From the back of the book:
Winning means fame and fortune.
Losing means certain death.
The Hunger Games have begun…
In the ruins of a place once known as North America lies the nation of Panem, a shining Capitol surrounded by twelve outlying districts. The Capitol is harsh and cruel and keeps the districts in line by forcing them all to send one boy and one girl between the ages of twelve and eighteen to participate in the annual Hunger Games, a fight to the death on live TV.
Sixteen-year-old Katniss Everdeen regards it as a death sentence when she steps forward to take her sister’s place in the Games. But Katniss has been close to dead before – and survival, for her, is second nature. Without really meaning to, she becomes a contender. But if she is to win, she will have to start making choices that weight survival against humanity and life against love.
Hmm. In all honesty, I was left a little bit underwhelmed by this one. I think there was, quite simply, too much hype surrounding this one for me to enjoy it fully. I kept expecting to be completely blown away… and in the end, it was just… pretty good. Not the OMG AMAZING that everyone else seems to respond to this with. Maybe it’ll get better in the second and third installments in this trilogy. One can hope.
Other than the fact that it didn’t live up to my expectations, however, it was pretty alright. Although it hasn’t had much sticking factor (I really don’t remember much of what actually went on in the book, or who most of the characters were…), it was enjoyable enough while I was reading it.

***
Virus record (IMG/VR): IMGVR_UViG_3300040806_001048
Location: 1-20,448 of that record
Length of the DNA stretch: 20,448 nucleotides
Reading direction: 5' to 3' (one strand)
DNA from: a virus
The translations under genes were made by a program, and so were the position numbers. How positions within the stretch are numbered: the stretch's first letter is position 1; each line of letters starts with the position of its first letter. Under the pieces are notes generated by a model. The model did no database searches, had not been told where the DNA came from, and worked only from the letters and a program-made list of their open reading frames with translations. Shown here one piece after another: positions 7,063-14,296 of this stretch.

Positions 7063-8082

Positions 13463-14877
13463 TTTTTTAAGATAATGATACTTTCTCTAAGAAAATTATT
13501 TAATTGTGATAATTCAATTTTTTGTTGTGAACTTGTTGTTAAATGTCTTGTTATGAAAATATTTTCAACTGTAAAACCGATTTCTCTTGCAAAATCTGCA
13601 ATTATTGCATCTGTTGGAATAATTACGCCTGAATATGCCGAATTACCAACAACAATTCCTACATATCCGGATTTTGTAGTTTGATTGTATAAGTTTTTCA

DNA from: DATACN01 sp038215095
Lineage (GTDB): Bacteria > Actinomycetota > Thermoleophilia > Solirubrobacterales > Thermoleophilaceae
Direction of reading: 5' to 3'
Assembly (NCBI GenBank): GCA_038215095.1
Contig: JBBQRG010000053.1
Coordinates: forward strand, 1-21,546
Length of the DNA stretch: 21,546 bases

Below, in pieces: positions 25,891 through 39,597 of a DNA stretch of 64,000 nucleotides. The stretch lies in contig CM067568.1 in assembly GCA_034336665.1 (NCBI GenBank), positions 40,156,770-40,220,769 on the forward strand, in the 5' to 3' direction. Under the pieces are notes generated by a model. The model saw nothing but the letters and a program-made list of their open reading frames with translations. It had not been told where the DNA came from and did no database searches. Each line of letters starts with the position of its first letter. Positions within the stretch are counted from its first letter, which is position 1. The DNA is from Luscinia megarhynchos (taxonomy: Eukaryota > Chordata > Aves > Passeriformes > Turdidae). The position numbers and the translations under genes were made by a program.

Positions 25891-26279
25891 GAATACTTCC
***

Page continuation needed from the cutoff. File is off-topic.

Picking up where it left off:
I do enjoy dystopians. So it definitely had that going for it. Some parts of it I found extremely original – mainly the time in Capitol, both before and after the games. It was so decadent, and so gaudy to the point that it was entrancing. I am VERY MUCH looking forward to seeing this part on the big screen! It reminded me a lot of the window displays that Holt Renfrew on Bloor Street (Toronto, Canada) used to have at Christmas time. Utter decadence to the extreme.
The cast of characters had so much variety as well – from the overprotective Katniss, to the drunken Haymitch, to the … well, how does one even begin to describe Effie Trinket? She is … over the top and unrelatable and unsympathetic and utterly wonderful in a horrible sort of way. She is by far my favourite character in the whole book.
The whole being thrown into an environment where you have to battle to the death to survive… well, that part of the book was boring to me, in all honesty. It would’ve been much more interesting if I had actually cared about any of the other contestants, if I had cared who lived and who died. We didn’t get to know them at all, so their threat to Katniss, Peeta and each other didn’t seem realistic. Or dangerous. We didn’t really see how dangerous they could be – and this is disappointing, especially for those contestants who grew up training for the Hunger Games. The threat NEVER seemed real.
The Bottom Line
I will continue to read the series, even though I don’t think it lived up to the hype. I am, however, quite looking forward to the movie.